US LBM Holdings will accept the HCN 2013 Pro Dealer of the Year award at the Oct. 23-25 ProDealer Industry Summit in Nashville, Tenn.
Exceptionalism, as pertains to US LBM Holdings, begins with its growth. As one of the fastest-growing building materials distributors in the country, HCN’s 2013 Pro Dealer of the Year boasts year-over-year revenue growth of 15.7%, stands tall at 55 locations nationwide, and ranks 14th in sales on the HCN Pro Dealer Industry Scoreboard — all just four years after its inception.
There’s no secret, but there are principals. US LBM’s growth runs on the combined strength of eight autonomous companies, a focus on local knowledge and the ability to provide speed in the marketplace. And, most importantly, according to executives, it’s the people.
“We try to keep it very simple,” said CEO L.T. Gibson, describing his company’s structure. “There are synergies on the administrative side. And we have a local market focus. We think that local brands are very important. At the same time, we’re very disciplined as a group.”
Gibson, a former Stock Building Supply VP, oversees a culture that some might call the anti-corporate corporate culture. US LBM Holdings has 16 employees, while some 2,000 handle the day-to-day as employees of the various operating companies.
Karen Charielle, VP human resources at US LBM Holdings, added: “We have a wonderful team. We’re great partners together. Our success is driven by our employees, and showing that on the executive level drives [that ethic] down through the organization.”
The company has a healthy appetite for new acquisitions, associates and customers, said Charielle. And so far, the divergent identities of its individual yards seem to be a source of positive development.
“I don’t see it as a challenge — I see it as an opportunity,” she added. “Each company may have different customers and markets, but we all have the same philosophies and take part in a strategic plan we develop each year. We share best practices, and that creates synergy.”
The company has its sights set on paving the way for sustained progress in its company culture. Specifically, this means strengthening its human capital through a new in-house training and development program by the name of US LBM University. Charielle and her team will identify key successors and take them through the curriculum, taught by executives at the company. At the moment, they’re looking to partner with universities that stand out for their Lean, distribution, sales and leadership training.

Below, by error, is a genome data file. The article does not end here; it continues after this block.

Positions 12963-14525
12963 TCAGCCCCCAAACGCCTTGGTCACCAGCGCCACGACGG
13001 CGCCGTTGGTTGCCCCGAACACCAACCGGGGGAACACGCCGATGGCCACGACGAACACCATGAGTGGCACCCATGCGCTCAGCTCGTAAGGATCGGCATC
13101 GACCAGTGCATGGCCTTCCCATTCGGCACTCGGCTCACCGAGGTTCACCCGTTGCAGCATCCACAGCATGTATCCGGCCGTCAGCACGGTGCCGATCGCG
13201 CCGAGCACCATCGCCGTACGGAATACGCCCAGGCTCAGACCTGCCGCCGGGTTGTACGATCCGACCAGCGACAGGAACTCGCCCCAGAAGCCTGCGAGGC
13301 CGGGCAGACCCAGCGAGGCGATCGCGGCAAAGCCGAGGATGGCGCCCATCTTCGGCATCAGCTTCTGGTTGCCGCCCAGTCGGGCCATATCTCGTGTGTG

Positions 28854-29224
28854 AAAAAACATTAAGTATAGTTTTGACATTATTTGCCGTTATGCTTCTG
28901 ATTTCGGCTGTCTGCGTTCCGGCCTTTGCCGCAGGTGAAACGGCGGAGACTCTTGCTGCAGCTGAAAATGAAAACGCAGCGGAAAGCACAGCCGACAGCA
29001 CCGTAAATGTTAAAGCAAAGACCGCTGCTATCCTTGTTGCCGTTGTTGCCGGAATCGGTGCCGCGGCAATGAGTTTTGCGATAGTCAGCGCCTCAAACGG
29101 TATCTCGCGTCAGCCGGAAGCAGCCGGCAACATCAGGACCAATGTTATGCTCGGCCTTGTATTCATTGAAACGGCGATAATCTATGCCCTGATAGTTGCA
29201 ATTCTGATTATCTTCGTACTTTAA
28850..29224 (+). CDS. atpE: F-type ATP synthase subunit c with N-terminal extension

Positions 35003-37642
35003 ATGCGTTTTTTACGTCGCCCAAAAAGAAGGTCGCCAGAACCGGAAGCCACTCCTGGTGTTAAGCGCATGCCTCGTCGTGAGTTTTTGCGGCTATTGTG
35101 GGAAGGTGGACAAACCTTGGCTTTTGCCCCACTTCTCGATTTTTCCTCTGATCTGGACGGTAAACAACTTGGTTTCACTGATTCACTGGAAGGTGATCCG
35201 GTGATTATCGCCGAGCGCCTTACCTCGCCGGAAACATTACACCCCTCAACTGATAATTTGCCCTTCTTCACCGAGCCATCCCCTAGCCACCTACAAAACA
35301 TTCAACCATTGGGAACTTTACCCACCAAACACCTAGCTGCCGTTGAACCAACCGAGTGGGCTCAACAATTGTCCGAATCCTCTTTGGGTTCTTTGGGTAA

“We’re passionate about our associates,” said Charielle. “If we’re giving them respect and guidance, that’ll return back to our customers.”
EIGHT AND GROWING
US LBM’s operating companies:
- Bellevue Builders Supply, Schenectady, N.Y.
- East Haven Builders Supply, East Haven, Conn.
- Edward Hines Lumber, Buffalo Grove, Ill.
- John H. Myers & Son, York, Pa.
- Lyman Lumber, Excelsior, Minn.
- Shelly’s Lumber, Telford, Pa.
- Universal Supply Co., Hammonton, N.J.
- Wisconsin Building Supply, Green Bay, Wis.
Without leaving, vinyl siding makes a comeback
By the best estimates of the Vinyl Siding Institute, last year was the first year since 2004 that shipments of vinyl siding and soffit have shown a year-over-year increase.
For all that time — and longer — vinyl has remained the nation’s leading choice for exterior cladding. Census Bureau reports show that 110,000 out of 368,000 single-family homes sold in 2013 were built with vinyl siding as the main exterior material. Wood? A mere 11,000.
The strength of vinyl is no surprise to Jonathan Wierengo, VP marketing for the Tapco Group, who sees improved technology combining with customer tastes working in the favor of Tapco’s The Foundry division.